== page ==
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Andrea

Conditional Comments - What Is This?

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This code is part of a navigation list I'm trying to work on (somebody else's work, very complex site)

<!--[if gte IE 7]><!--></a><!--<![endif]-->

I get the first part and the end - but what in the world is this:

<!--></a>

That is, the closing 'a' would be if the browser is IE8 or higher, then we want to close the a tag.

Why would I only want to close a link in IE8 or higher? Why not in FX, Chrome, or IE7?

 

And what could this

<!-->

possible be good for?

 

And what about the <!-- before the actual end if part? Does that have any kind of purpose, or did whoever wrote this thing simply mess up?

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conditional comments allow you to hide code from all other browsers except for IE. 

 

In this case:

gte IE 7

Means: if greater than or equal to IE7 ... display this tag. Since the code is in comments:

<!-->

.. The other browsers just ignore it.

Stef

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Oops .. disregard my posts!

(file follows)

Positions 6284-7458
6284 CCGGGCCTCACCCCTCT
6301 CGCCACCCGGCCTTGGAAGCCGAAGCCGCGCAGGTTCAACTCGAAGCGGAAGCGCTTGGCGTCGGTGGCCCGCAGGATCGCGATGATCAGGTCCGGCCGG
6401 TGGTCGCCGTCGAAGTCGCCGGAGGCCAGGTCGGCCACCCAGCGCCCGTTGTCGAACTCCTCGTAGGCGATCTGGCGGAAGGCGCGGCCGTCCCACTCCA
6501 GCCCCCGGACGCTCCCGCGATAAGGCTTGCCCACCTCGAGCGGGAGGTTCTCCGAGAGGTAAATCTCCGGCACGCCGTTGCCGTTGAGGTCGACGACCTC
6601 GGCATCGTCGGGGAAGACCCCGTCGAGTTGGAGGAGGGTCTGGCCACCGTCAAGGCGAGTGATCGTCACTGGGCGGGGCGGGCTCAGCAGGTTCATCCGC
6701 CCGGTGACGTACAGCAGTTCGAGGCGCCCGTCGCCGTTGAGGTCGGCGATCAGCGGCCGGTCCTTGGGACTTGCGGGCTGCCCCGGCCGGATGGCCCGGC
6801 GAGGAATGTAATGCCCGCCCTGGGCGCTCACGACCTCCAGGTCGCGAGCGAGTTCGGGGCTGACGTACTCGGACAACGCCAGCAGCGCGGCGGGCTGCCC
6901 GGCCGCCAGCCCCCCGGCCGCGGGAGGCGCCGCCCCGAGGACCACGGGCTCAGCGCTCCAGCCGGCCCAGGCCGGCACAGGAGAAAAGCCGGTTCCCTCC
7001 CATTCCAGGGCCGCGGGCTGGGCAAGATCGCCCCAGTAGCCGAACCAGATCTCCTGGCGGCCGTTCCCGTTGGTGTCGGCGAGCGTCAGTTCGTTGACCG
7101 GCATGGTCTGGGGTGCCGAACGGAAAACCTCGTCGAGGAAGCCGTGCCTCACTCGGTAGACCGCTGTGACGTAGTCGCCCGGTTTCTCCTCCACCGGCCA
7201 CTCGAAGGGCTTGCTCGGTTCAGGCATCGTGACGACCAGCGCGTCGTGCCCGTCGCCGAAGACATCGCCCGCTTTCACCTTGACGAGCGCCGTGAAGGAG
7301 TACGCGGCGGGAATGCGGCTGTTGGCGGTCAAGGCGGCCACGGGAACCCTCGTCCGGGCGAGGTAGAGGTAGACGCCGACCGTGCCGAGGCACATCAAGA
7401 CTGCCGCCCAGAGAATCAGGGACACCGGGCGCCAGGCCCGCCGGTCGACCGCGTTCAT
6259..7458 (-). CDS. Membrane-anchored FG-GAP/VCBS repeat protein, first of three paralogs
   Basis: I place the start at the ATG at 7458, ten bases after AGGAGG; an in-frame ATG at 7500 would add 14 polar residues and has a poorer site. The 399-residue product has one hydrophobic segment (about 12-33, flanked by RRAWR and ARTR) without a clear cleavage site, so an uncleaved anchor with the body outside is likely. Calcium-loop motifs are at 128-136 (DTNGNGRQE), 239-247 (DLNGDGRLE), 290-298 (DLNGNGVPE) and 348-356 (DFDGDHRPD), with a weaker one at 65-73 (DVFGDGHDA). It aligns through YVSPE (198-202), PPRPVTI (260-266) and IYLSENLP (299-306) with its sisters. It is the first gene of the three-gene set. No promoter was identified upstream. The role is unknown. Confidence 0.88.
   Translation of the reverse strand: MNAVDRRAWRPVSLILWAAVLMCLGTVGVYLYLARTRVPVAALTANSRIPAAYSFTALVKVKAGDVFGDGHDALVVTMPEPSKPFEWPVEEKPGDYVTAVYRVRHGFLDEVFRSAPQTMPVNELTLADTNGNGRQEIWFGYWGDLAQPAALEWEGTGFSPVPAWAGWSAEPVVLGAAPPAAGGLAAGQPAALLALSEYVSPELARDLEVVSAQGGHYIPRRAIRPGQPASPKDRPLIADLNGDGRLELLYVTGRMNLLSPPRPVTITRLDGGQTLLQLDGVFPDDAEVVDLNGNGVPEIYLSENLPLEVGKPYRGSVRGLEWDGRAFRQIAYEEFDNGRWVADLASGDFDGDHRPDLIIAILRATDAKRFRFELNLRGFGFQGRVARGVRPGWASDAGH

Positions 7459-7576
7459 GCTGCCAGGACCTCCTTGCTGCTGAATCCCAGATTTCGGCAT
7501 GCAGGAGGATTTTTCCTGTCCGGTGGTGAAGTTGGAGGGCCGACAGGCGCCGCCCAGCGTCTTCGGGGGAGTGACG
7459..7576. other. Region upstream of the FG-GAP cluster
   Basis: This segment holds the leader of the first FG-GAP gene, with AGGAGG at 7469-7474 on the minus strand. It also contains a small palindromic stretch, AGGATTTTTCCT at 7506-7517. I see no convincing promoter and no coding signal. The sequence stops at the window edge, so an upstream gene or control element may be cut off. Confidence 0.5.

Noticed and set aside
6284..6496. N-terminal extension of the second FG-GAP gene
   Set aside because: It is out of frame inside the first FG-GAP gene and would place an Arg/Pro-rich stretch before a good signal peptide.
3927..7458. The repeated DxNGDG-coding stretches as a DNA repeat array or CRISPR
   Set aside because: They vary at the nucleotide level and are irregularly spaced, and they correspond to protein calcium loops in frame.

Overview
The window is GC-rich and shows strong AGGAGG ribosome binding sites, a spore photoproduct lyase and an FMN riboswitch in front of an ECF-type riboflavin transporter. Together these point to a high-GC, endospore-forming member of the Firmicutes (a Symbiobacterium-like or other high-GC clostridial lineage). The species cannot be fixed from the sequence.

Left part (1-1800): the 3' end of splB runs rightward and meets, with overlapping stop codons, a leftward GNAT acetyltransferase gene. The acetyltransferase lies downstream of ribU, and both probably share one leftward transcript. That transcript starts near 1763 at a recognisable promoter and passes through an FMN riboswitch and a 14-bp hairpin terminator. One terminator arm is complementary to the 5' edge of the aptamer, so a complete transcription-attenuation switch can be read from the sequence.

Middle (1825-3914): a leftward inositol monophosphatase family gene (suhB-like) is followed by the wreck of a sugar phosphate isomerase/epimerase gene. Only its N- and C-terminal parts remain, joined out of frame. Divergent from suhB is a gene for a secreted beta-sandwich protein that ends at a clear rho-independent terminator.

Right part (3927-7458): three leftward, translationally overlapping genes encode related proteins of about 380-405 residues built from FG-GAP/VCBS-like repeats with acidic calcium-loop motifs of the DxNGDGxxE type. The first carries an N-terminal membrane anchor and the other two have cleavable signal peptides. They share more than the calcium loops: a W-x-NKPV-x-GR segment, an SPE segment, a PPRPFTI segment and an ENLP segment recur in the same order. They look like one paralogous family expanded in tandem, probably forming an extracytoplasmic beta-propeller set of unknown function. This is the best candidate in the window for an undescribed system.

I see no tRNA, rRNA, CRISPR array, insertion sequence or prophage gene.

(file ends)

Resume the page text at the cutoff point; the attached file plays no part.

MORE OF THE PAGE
... I should have read your whole question!

 

:unsure:

 

At first glance, it looks like messed up code. Did you run it ... does it display ok?

 

Stef

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Just finished the video :D  - you didn't talk about the mystery code, but I could confirm that I understand IE Conditional Comments.

 

Knowing where the code comes from, my first guess is that it's somebody's mess, but I didn't want to point out a mistake to find out it's actually just fancy coding.

 

It seems to work ok in IE11, but it's a huge site, and I'm not even sure if I'm looking at the right page.

 

But to sum it up - can you confirm these 2 points:

 

There is no reason to have a link close ONLY in IE7 and greater?

 

There is absolutely no point in the red stuff:

<!--[if gte IE 7]><!--></a><!--<![endif]-->

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I was too impatient to wait for a reply here, so I sent an email to our website people, saying this looks like a mistake to me, but if it's something new, I'd love an explanation, and this is the response I got:

 

I can’t explain because I didn’t set it up. Our designer researched CSS flyouts, and that’s what she found that worked with our website.

 

I just copy and tweak to fit whatever site I’m working on.

 

So there you have it, folks :raised:

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If my memory serves me correctly, I think that code came from Stu at cssplay.com where flyouts didn't work for IE7 or earlier unless that comment was in there. I know it's weird but it did work and without it just broke.  Of course that flyout example is long gone but I bet if I dug through all my old codes I could find it.

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Thanks Eddie, no need to waste time. Still makes no sense to me, so.

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